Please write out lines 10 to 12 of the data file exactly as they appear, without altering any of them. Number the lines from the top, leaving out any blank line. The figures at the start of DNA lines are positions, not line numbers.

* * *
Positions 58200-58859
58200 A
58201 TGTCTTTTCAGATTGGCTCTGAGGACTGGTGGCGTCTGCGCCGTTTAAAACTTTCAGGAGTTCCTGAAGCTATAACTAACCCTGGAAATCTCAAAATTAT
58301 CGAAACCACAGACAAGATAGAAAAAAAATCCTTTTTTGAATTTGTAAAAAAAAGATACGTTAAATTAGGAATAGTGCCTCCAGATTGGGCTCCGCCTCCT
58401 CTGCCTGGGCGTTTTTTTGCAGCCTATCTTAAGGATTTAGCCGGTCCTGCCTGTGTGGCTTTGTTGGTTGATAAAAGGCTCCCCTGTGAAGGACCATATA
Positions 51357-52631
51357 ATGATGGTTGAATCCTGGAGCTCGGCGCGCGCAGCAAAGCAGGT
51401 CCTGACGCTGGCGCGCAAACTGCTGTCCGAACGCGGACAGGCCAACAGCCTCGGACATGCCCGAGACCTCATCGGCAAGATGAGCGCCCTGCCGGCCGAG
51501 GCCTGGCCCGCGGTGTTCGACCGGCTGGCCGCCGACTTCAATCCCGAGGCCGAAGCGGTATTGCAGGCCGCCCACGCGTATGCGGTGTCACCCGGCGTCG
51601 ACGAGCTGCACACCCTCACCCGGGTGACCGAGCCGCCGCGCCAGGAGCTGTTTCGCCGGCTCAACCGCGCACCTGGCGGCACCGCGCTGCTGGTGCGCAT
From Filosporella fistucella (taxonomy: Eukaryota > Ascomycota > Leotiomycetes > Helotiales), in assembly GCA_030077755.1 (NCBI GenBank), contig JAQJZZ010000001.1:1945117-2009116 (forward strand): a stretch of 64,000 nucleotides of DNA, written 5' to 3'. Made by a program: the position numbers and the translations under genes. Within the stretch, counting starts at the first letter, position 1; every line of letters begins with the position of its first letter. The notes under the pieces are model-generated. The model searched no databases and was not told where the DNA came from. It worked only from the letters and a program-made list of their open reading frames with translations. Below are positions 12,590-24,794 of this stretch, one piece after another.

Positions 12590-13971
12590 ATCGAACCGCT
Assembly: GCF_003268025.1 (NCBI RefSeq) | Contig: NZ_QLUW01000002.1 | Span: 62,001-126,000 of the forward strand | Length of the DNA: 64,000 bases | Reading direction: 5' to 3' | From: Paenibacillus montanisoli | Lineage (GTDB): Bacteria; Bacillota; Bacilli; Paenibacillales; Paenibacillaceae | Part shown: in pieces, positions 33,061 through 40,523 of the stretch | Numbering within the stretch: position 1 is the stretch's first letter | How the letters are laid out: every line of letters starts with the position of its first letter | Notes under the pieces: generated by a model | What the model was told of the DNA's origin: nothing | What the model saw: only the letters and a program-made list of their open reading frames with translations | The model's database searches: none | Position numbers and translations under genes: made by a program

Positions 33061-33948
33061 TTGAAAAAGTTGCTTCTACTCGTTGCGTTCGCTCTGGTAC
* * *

51601 ACGAGCTGCACACCCTCACCCGGGTGACCGAGCCGCCGCGCCAGGAGCTGTTTCGCCGGCTCAACCGCGCACCTGGCGGCACCGCGCTGCTGGTGCGCAT
From Filosporella fistucella (taxonomy: Eukaryota > Ascomycota > Leotiomycetes > Helotiales), in assembly GCA_030077755.1 (NCBI GenBank), contig JAQJZZ010000001.1:1945117-2009116 (forward strand): a stretch of 64,000 nucleotides of DNA, written 5' to 3'. Made by a program: the position numbers and the translations under genes. Within the stretch, counting starts at the first letter, position 1; every line of letters begins with the position of its first letter. The notes under the pieces are model-generated. The model searched no databases and was not told where the DNA came from. It worked only from the letters and a program-made list of their open reading frames with translations. Below are positions 12,590-24,794 of this stretch, one piece after another.

Positions 12590-13971